Saturday, October 27, 2007

Phenylethylamine, Adrenaline, and Romance

Have you ever felt a rush of excitement when you meet someone attractive? You feel happy and nervous; you find it hard to draw a breath. What's happening? Are you in love?

Let's examine what's really happening behind the scenes. That handsome guy or pretty gal just tripped the phenylethylamine (PEA) switch in your brain. In turn, PEA causes a flood of neurochemicals like adrenaline (epinephrine) and noradrenaline (norepinephrine) to wash into your brain. These make you feel excited, on edge, ready to take risks...as in introducing yourself to this new object of your attention and perhaps gathering up the courage to ask for a date.

Truly love is a four-letter word spelled R-I-S-K, so it's a good thing God put this circuitry in us. When you give yourself completely in love, you of course run the risk of being disappointed, perhaps even deeply wounded. If we could not overcome risk aversion, we'd never be able to enjoy love. Now the love that a man and a woman share in the covenant of marriage, and the love that they pass on to the world through their children, are the pinnacle of His awesome creativity. If you don't believe this, check out the scene in the Garden of Eden; after creating everything else, God created a man, Adam. Yet it was not good; Adam needed a love to share, so God created Eve.* Yes, love is wonderful. But it's so risky that we'd never go for it without a boost from PEA and its neurochemical companions. They're good stuff.

Like any good thing in creation, though, we humans are fully capable of handling it badly. Let me illustrate this with an example: suppose that you meet someone who makes your knees weak, but has significant problems that would caution you against a long-term relationship. For example, that Tom Cruise look-alike might not share your faith, leading you to weaken it or even abandon it if you pursue him. That curvaceous knockout might be self-centered and catty, promising you decades of misery if you don't turn away. Yet PEA and its companions are working hard to overcome your better judgment and make you fall head over heels. Too many folks, young and old, just go with the neurochemical flow--and live to regret it.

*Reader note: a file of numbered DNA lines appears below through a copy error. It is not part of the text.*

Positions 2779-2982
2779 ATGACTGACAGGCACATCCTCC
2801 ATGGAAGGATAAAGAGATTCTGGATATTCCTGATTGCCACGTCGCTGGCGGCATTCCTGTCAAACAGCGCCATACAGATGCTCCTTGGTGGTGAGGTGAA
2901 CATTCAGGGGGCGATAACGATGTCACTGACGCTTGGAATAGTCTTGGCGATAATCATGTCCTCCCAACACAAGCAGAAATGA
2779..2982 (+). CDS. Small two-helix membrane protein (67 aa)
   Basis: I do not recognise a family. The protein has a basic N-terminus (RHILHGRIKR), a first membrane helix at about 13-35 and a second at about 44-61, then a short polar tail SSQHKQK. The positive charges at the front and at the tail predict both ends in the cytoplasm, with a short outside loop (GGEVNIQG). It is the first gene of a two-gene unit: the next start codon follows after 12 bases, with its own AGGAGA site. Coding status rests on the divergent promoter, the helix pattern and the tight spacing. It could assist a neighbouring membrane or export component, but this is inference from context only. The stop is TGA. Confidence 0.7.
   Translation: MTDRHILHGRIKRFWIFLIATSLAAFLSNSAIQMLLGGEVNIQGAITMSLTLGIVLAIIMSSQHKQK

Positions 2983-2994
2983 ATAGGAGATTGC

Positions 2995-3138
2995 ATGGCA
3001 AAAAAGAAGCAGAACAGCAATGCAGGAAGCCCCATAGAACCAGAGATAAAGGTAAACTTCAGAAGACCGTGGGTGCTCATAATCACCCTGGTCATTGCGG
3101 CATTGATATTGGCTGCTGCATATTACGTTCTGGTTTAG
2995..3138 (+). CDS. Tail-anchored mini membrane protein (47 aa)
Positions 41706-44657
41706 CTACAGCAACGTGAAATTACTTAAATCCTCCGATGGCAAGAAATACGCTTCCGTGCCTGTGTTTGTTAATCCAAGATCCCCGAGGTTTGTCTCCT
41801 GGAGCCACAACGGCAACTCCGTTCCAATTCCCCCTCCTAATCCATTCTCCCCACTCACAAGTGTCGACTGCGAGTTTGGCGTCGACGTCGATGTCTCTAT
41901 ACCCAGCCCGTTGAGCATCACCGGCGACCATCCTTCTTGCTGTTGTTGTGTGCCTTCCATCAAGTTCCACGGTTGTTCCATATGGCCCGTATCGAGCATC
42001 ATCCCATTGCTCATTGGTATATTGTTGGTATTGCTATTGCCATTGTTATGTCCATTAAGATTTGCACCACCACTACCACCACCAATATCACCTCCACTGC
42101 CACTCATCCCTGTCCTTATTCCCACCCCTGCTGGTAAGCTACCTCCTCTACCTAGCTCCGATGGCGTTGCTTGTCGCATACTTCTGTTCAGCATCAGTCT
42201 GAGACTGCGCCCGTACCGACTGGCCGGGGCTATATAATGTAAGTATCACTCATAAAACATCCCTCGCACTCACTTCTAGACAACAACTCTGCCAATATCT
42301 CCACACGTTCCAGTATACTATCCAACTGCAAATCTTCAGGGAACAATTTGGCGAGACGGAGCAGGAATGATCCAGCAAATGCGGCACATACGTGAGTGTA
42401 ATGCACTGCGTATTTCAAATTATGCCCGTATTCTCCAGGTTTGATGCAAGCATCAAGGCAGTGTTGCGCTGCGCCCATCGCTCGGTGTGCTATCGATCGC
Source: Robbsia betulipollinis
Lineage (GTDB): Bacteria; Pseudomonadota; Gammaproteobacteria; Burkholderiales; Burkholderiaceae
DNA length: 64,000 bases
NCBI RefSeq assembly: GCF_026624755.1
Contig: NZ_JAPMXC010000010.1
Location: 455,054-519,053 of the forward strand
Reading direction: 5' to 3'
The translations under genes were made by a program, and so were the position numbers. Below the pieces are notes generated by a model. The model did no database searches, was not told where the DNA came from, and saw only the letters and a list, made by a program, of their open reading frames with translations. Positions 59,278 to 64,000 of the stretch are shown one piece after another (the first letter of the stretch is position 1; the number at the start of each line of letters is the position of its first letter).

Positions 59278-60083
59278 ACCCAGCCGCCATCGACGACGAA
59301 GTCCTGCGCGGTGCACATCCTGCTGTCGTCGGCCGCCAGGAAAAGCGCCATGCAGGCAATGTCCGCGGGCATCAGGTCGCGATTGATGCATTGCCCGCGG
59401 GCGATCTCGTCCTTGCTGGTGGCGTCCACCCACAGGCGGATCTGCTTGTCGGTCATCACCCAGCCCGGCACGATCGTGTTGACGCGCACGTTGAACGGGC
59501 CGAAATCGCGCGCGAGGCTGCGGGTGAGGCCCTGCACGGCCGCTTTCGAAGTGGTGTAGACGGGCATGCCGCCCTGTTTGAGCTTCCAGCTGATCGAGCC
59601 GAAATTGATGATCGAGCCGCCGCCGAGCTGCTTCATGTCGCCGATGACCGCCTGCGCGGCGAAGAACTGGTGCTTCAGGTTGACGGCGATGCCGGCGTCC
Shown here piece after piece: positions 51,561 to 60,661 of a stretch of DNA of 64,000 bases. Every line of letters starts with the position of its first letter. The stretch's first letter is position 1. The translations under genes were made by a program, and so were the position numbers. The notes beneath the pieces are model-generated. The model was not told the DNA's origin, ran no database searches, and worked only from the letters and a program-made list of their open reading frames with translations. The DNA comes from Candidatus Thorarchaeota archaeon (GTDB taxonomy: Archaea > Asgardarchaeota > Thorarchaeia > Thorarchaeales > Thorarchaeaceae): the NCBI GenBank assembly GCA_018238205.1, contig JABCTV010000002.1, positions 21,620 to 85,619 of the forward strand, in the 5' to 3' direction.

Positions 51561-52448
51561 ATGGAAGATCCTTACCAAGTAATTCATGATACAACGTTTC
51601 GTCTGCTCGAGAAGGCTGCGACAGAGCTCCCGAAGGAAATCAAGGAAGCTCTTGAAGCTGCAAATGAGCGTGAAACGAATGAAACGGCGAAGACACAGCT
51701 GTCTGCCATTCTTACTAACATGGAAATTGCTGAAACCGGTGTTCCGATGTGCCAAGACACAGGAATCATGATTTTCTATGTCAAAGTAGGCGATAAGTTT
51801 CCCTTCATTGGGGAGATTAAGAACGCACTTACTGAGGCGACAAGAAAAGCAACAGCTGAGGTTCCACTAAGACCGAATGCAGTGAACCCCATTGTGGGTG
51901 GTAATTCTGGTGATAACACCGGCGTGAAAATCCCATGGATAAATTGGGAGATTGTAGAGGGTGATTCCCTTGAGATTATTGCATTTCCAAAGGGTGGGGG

So how do you deal with this conflict between powerful feelings and good judgment?

1. Remember that this powerful rush of chemicals will soon pass. Scientists tell us that after a few months of dating, the tide of PEA and epinephrine that overwhelmed you when you first started dating will start to ebb. Within a period of 18 months to 4 years, it will have run its course. That seven-year itch you've heard about is really a 2-to-4-year itch, and the divorce statistics bear this out. The husband or wife (or both) will say "I'm not in love any more"--because the adrenaline is gone.

Now before you start questioning God's interest in our joy, let me point out that God has designed us with another powerful neurochemical circuit to help a couple stay together even after the adrenaline passes. Oxytocin is sometimes called the "cuddle chemical," because it is released in your brain when your lover is affectionate with you. In the same way that PEA kicks off a reaction, oxytocin will trigger the release of endorphins that can give you a sense of well-being. So the trick is to cultivate a solid marriage relationship that leads to a mutual and lifelong enjoyment of the oxytocin circuit.**

2. Remember that you should learn how to deal wisely with a PEA rush before you get married. The PEA/adrenaline circuitry doesn't die just because you get married. So it's quite possible that at some point after your PEA circuitry stops working with your spouse, it will suddenly kick in when some other attractive adult acts interested in you. If you have not learned how to cope with this situation wisely, there's a good chance you'll follow your feelings all the way to their end: the destruction of your marriage and of your children's sense of security.

3. Stay away from the person who causes the rush, if he or she does not seem likely to be God's choice to be your spouse. If you're single, and this lovely person who triggers your PEA circuitry is godly and compatible, it could be OK to prayerfully see where things might lead. Indeed, you might be on your way to the greatest blessing this side of heaven. But there are several situations that would call for you to stay at arms length:
  • You're married.
  • You're single, but not ready to seriously consider making a lifelong, covenant commitment.
  • Mr. Wonderful or Ms. Lovely will not be ready to make a covenant commitment in the foreseeable future.
  • Mr. W or Ms. L does not share your faith, which is foundational to the health of your marriage.
  • Mr. W or Ms. L has a character flaw serious enough to require remedy before he or she can forge a successful, happy marriage.
Going nowhere near the temptation is the strategy that kept Joseph from succumbing to the charms of Potiphar's wife, and kept Daniel and his friends from giving up their faith in Babylon. But remaining at arms length is not always easy, of course. It could easily be the subject of another post, perhaps even many books. Here are a few tips:
  • Talk with a friend whose judgment you trust. There is power in numbers.
  • Talk with God in prayer.
  • Bear in mind the inevitable and severe consequences of letting a rush of feelings overcome your good judgment.
I welcome any comments from readers who have been working out how to handle the PEA circuitry, and its accompanying feelings.

Notes:
* Whereupon the first man uttered the first palindrome ("Madam, I'm Adam").
**
I hope to elaborate on this in another post soon.

1 comment:

Ray said...

HI Chris,

Good stuff!

PR